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What is Louisiana Lemon Law?

What is Louisiana’s Lemon Law?

A vehicle that continues to have a defect that substantially impairs its use, value, or safety. Generally, if the vehicle has been repaired 4 or more times for the same Defect within the Warranty Period and the Defect has not been fixed, the vehicle qualifies as a Lemon. All States differ so you should consult the Lemon Law Summary and the State Statutes for your particular State. Note that the warranty period may or may not coincide with the Manufacturer’s Warranty.

Among other legal principles, the options available to you depend on the type and number of repairs that you have experienced with your vehicle. If you are reading this introduction then it is possible that you have wasted too much time dealing with the dealerships inability to repair your vehicle. Do not waste another moment, contact the Lemon Law Clinic and let us help you today!

To get the process started, fill out the Free Interview so we may collect some information about your case and give you a Free Online Evaluation.

Louisiana’s Redhibition Law is one of the best “lemon” laws in the country. It is available to buyers who find themselves stuck with any kind of lemon-new or used.

What is an Action in Redhibition?

This is a civil lawsuit against the seller and/or manufacturer of a product in which the buyer demands a full refund or a reduction in the purchase price because the product has a hidden defect that prevents it from performing the task for which it was purchased. Most consumer products carry an implied warranty of merchantability. If a product is so substantially defective that you would not have bought it in the first place, had you known of its defects, you may have grounds for filing such a suit.

What conditions must be met before I can file a redhibition suit?

The action is available only after the buyer has given the seller a reasonable opportunity to repair the defective product.

The defect in the product must be hidden, that is, not apparent at the time of the sale. The defect must have existed at the time of the sale. The law presumes that if a defect is noticed within three days of purchase, it existed at the time of sale.

If a defect becomes obvious more than three days after purchase, the responsibility for proving that it existed at the time of the sale rests with the buyer.

The suit must be instituted within one year from the date of sale of the defective products, except where a pet store is involved, in which case the action must be taken within 60 days of purchase.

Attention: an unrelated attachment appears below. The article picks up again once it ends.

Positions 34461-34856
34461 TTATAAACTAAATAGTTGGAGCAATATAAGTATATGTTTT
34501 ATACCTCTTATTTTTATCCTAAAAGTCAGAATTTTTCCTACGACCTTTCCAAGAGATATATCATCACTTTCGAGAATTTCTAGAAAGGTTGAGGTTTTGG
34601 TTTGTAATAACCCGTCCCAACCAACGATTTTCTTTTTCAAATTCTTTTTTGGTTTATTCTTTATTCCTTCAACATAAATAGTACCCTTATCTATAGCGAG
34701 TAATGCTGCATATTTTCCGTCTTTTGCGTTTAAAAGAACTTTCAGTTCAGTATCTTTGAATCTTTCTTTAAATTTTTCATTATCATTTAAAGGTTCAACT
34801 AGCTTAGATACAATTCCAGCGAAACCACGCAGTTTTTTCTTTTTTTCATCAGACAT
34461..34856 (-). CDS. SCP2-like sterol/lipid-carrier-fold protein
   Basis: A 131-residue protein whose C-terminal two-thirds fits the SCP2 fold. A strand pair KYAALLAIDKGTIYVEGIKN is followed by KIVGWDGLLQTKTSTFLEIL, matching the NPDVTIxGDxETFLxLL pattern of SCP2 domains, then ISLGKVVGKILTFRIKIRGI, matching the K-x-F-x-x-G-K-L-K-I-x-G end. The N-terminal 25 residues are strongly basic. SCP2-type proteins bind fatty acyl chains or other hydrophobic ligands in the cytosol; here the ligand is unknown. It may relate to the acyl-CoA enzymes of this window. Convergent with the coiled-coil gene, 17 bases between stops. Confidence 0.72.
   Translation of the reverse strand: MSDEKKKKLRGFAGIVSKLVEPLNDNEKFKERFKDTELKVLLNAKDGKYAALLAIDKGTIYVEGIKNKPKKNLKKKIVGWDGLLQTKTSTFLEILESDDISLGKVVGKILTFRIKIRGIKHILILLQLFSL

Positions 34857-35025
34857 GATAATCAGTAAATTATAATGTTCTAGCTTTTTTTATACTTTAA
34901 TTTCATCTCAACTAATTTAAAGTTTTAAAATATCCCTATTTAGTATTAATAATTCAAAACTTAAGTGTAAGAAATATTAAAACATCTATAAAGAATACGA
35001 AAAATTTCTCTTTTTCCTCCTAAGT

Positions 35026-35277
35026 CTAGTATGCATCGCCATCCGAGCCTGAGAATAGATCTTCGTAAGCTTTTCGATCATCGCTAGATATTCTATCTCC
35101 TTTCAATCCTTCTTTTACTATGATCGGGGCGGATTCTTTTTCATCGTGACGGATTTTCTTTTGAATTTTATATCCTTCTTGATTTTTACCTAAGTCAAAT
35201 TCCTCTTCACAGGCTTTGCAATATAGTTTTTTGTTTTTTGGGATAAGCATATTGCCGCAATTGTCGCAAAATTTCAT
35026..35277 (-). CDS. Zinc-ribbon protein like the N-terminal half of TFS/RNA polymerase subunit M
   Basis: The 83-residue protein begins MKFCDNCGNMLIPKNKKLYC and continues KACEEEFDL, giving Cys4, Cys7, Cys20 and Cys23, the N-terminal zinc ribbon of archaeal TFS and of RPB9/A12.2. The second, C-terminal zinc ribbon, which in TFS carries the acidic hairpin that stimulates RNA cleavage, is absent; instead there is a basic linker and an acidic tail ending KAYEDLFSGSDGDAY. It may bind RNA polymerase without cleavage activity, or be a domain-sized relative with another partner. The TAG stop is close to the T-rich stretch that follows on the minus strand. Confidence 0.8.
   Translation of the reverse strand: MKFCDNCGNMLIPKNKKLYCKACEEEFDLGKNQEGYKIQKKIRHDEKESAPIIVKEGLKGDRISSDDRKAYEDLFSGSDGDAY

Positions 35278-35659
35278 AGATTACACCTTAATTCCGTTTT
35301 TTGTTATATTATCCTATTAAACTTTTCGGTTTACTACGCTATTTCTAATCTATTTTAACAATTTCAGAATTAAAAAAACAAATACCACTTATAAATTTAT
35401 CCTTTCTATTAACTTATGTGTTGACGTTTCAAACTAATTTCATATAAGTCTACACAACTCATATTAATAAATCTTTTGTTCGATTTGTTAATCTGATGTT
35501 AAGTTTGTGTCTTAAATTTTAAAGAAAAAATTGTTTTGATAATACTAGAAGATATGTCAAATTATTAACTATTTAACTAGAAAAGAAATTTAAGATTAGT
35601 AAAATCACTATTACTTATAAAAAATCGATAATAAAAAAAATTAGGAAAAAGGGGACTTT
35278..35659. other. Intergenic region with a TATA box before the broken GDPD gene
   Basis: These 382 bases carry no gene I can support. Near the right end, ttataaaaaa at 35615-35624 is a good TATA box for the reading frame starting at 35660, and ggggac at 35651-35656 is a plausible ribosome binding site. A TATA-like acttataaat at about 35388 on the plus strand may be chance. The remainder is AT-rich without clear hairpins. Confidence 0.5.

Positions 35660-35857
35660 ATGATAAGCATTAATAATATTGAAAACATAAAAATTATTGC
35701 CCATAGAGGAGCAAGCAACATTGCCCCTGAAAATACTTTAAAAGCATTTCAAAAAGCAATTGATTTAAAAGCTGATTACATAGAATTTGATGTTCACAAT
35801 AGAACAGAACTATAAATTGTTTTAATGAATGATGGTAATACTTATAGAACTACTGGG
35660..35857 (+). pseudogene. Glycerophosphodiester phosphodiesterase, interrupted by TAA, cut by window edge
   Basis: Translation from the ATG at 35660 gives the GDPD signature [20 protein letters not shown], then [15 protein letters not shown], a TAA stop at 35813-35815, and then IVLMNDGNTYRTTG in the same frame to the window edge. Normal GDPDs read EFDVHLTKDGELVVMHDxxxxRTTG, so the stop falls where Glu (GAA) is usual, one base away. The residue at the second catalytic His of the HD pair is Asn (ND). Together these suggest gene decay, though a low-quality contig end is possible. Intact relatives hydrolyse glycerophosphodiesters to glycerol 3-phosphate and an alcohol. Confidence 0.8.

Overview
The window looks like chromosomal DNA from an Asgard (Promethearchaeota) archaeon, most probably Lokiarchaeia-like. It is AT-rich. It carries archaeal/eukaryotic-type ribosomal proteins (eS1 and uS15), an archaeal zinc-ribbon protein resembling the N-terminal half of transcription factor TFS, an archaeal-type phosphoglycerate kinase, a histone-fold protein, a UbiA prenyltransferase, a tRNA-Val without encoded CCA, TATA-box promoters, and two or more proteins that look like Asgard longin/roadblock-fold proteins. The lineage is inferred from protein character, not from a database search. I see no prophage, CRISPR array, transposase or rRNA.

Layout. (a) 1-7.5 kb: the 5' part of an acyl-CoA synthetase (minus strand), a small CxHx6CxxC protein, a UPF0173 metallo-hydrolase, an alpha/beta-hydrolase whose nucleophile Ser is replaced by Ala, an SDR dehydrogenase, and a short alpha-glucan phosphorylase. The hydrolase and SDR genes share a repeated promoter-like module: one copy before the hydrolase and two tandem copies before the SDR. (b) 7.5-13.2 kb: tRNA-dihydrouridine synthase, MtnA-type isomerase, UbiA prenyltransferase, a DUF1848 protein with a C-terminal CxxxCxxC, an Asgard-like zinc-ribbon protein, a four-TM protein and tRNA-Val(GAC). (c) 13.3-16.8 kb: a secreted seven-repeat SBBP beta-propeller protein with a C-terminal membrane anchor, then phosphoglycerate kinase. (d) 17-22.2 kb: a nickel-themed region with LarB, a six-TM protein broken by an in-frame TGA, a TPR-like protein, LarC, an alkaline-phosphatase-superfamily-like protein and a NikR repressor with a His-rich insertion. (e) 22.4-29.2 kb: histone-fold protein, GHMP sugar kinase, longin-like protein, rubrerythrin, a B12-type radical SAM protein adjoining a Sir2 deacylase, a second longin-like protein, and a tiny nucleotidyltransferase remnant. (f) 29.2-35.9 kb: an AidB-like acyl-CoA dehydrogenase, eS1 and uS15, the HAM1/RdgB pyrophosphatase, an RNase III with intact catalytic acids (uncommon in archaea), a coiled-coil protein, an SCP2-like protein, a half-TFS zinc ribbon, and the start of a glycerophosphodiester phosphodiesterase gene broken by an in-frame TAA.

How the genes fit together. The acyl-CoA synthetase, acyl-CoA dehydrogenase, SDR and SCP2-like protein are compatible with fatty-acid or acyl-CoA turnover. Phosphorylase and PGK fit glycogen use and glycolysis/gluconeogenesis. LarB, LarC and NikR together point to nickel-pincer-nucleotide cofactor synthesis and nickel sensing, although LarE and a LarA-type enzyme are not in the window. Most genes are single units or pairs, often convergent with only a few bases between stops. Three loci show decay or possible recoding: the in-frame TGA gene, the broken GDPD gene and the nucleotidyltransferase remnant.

If the seller has attempted to repair the defective product and failed, the action must be instituted within one year of the date of the last attempt to correct the defect.

If the seller knew of the defect at the time of sale but sold the product anyway, the action is available for one year from the date the buyer discovered the defect.

What should I do if I think I have grounds for an action in redhibition?

What are my rights under redhibition?

If you can prove that the seller knew of the existence of the defect in the product but sold it anyway, you may be entitled not only to return of the purchase price, but to replacement of any expenses caused by the sale, reasonable attorney fees and damage resulting from use of the defective product.

Even if the seller did not know of the defect at the time of sale, you may sue for return of the purchase price and certain other expenses incurred as a result of the sale.

You may seek the same awards from the manufacturer as from the seller because, legally he is presumed to know of the existence of defects in his products.

When all is said and done, whether the seller knew of the defect or not, the judge has the option of awarding you an amount less than the purchase price but appropriate to the seriousness of the defect. He/she may also deduct for any satisfactory service you derived from the product.

Today, many sellers require buyers to sign a waiver of warranty at the time of purchase. Such a waiver may or may not affect your right to file an action in redhibition. If you signed a waiver of warranty and you think you’ve got a “lemon” seek legal counsel. You may also have rights under the Federal Magnuson-Moss Warranty Act.